Personally, I welcome the long overdue Mary Portas Town Centre Review which was commissioned by government in December 2011, but what will emerge to be the town centre of the future has yet to be seen. It is clear that our largely Victorian or pre-war high streets do not meet modern day requirements; parking provision is poor and expensive, units are often small and lack of ceiling height or opportunities for mezzanine floors, have basement stock areas and are built on a grid system with more structural partitions than is recommended. Business rates are high, and unlike shopping centres a start up rarely gets the opportunity of a turnover rent.
The positives are that unlike the emerging economies (where it is commonplace every 15 years or so for something new and better to be built in another part of town leaving decaying buildings and dereliction behind), generally we in Britain fare better than most when finding alternative uses for buildings. Many high street banks first became wine bars, then gastro pubs and generally we've seen the mass arrival of low cost retailers; the pound shops and charity shops. This is not revival, this is survival.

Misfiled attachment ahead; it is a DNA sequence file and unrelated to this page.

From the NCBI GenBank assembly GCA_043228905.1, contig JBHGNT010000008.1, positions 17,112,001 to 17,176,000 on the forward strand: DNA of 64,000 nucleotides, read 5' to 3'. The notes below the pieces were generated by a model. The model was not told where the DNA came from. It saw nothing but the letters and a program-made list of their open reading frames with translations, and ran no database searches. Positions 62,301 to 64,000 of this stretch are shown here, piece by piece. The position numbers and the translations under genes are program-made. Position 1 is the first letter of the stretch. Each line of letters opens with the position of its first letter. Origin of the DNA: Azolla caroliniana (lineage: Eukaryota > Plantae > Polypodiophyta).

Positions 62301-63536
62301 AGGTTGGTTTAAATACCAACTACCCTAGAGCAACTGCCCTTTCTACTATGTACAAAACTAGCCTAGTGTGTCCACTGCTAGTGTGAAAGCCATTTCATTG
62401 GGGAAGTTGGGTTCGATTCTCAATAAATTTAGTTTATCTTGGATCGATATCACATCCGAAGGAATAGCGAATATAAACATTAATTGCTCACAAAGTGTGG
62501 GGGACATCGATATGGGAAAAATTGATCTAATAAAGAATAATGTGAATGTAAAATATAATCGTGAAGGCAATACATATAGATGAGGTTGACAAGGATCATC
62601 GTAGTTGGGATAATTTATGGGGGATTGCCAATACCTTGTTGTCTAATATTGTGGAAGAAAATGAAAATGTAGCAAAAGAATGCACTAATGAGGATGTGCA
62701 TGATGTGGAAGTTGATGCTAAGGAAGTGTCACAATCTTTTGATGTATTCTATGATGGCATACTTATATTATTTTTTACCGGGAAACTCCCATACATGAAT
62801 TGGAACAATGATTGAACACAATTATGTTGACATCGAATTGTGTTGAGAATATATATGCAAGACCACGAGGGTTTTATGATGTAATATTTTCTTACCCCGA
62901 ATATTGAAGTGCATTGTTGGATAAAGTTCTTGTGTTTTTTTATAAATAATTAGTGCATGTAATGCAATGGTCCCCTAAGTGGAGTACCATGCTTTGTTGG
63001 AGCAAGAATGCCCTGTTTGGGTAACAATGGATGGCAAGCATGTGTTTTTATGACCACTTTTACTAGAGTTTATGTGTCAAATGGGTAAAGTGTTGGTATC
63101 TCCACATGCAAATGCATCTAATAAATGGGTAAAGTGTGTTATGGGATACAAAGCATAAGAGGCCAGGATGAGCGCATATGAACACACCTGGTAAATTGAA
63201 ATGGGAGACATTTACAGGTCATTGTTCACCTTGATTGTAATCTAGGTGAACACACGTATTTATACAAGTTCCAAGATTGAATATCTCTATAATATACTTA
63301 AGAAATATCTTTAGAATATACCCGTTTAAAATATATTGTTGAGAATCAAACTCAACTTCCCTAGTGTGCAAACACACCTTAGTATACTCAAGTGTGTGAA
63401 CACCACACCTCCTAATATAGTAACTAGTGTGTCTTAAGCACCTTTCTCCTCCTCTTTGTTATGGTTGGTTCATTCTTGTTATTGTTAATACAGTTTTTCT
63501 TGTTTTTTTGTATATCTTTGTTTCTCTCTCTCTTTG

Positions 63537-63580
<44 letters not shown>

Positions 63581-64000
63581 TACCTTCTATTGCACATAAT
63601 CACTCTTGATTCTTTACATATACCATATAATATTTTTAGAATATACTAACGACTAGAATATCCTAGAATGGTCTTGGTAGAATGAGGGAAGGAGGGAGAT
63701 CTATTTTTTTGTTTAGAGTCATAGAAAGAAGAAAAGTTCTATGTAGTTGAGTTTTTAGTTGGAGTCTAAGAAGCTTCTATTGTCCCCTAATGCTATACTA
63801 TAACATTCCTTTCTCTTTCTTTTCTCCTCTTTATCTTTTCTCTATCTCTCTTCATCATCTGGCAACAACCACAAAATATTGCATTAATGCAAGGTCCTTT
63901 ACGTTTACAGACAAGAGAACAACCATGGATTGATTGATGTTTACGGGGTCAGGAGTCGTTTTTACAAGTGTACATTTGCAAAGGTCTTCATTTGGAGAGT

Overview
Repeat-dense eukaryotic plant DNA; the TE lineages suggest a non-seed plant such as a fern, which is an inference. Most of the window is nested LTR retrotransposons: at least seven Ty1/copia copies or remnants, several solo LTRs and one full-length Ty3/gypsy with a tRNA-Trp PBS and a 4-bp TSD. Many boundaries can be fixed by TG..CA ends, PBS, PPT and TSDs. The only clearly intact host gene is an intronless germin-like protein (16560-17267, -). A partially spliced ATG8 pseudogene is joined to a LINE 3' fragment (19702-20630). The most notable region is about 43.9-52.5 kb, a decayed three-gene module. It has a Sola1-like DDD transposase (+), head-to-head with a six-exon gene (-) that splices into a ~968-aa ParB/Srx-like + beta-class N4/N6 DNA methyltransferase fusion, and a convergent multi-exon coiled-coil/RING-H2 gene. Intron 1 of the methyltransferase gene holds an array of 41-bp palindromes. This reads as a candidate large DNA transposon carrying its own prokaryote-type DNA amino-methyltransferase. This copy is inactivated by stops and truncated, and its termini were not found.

In most towns and cities transport still converges on town centre, so we need an absolute presumption in favour of jobs being located in town centres. With 10% of every £1 now being spent online, the Internet makes it certain that less of these jobs will, in the future. So not only do I applaud the Mary Portas recommendation of zero rates in town centres but would suggest that the whole town centre rating system needs restructuring. Do return frontages really add extra rateable value? Can we really look at changes in zoning based on a national multiple, probably making a loss at the location with their store lying unrefurbished for years? And if our national green strategy is to use the car less, we need to live where our jobs are. However, the dichotomy right now of live-work spaces is that our town centres are rather depressing places to live!